I'm trying to implement a bootstrap method to obtain confidences intervals of a fitted logistic curve.

I've been learning a lot because I'm new to these things, so I ask forgiveness if the question is too broad or if it's too simple.

the setup is the following: For each fixed X values, there are 10 different answers Y given, that can only be 0 or 1. From these answers a performance is calculated in the following way: before a certain X the correct answer is 0, and after is 1.

The performance ranges from 0 to 1, and it's fitted with a logistic function.

Now, I need to compare different fitting for different setups, for this reason I'm trying to implement a bootstrap method (after failing to implement it using matlab functions), but I am not sure if the result I get follows a procedure that is statistically correct.

The procedure I did is the following: I generated 20.000 random set of performances (that will generate different fit), keeping X constant, but random sampling Y with replacement.

For example, having associated to X the following "real" answers:

X(1) => Y_real(1) = [0 0 0 0 0 1 0 0 0 0]
X(n) => Y_real(n) = [1 1 1 1 1 0 1 1 1 0]

I generate (20000 times separately)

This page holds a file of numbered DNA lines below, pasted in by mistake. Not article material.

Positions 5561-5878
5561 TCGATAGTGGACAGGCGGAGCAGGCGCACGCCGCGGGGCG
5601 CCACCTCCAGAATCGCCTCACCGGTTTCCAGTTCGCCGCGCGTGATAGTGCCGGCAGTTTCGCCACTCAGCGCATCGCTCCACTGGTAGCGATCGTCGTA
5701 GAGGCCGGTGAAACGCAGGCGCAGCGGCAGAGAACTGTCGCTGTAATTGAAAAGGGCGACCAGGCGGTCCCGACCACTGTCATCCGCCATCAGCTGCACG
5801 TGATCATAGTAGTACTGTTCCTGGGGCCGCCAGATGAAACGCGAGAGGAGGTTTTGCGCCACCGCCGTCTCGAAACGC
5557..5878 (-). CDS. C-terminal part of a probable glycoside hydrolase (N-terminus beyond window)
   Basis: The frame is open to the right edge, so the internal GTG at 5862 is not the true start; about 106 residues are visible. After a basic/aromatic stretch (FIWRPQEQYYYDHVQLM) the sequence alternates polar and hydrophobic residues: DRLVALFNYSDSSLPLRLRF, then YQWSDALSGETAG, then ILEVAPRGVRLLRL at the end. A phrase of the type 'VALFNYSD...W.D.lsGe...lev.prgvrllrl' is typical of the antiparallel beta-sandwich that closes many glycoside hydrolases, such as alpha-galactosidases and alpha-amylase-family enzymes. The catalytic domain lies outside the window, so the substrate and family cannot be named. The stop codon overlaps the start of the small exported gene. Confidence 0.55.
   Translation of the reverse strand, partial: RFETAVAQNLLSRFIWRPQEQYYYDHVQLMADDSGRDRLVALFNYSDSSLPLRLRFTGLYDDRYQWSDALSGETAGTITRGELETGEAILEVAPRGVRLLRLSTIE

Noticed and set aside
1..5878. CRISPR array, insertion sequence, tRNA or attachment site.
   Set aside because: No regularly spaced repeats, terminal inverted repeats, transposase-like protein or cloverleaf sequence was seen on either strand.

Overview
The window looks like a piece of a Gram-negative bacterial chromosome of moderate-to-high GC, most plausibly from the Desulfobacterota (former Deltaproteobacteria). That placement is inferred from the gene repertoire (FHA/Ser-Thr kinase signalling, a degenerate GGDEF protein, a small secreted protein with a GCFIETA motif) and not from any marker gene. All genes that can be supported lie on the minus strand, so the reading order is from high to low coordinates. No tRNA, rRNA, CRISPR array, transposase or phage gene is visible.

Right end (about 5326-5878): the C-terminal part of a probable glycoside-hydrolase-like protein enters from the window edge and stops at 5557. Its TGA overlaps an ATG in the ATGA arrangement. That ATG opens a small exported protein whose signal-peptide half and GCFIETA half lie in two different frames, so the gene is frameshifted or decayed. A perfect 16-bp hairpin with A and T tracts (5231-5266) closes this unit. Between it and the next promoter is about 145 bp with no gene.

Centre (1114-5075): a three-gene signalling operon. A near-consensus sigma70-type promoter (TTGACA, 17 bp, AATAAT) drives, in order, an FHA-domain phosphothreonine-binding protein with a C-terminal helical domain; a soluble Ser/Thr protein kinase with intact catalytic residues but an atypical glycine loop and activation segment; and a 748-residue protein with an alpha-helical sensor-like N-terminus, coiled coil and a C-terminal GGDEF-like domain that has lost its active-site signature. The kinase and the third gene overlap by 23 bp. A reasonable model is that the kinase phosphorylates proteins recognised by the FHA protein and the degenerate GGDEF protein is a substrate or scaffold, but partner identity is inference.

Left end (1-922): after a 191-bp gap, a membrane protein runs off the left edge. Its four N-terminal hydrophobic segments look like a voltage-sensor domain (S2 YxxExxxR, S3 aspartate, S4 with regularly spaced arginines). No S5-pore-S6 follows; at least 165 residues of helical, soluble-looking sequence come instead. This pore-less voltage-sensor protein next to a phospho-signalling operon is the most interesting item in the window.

X(1) => Y_2(1) = [ ... ]
X(n) => Y_2(n) = [ ... ]

where for each Y_2(n) I sample from Y_real(n), with repetition (function randsample of matlab)

Obtaining in the end a matrix of:

number of X * 10 (number of answers) * 20000

From this I obtain 20000 different fits, and I use them to obtain confidences and compare different setups (so e.g. meanA(20000) vs meanB(20000), where A and B are different initial setups, that generated different data).

Is the procedure correct? Should I be using a different method?

Additional info:

  1. the performance should be a probability
  2. the curve is fit using glmfit .. 'binomial','link','logit'

Many thanks in advance, I hope I was clear enough.

  • $\begingroup$ Sorry, I am confused by the statement: "For each fixed X values, there are 10 different answers Y given, that can only be 0 or 1*" so is $Y$ consider multinomial then? $\endgroup$ – usεr11852 says Reinstate Monic Oct 26 '19 at 23:07
  • $\begingroup$ Sorry for the confusion, no, I mean that each X (a question) is repeated 10 times. The answer can only be 0 or 1. $\endgroup$ – drdud Oct 28 '19 at 10:38

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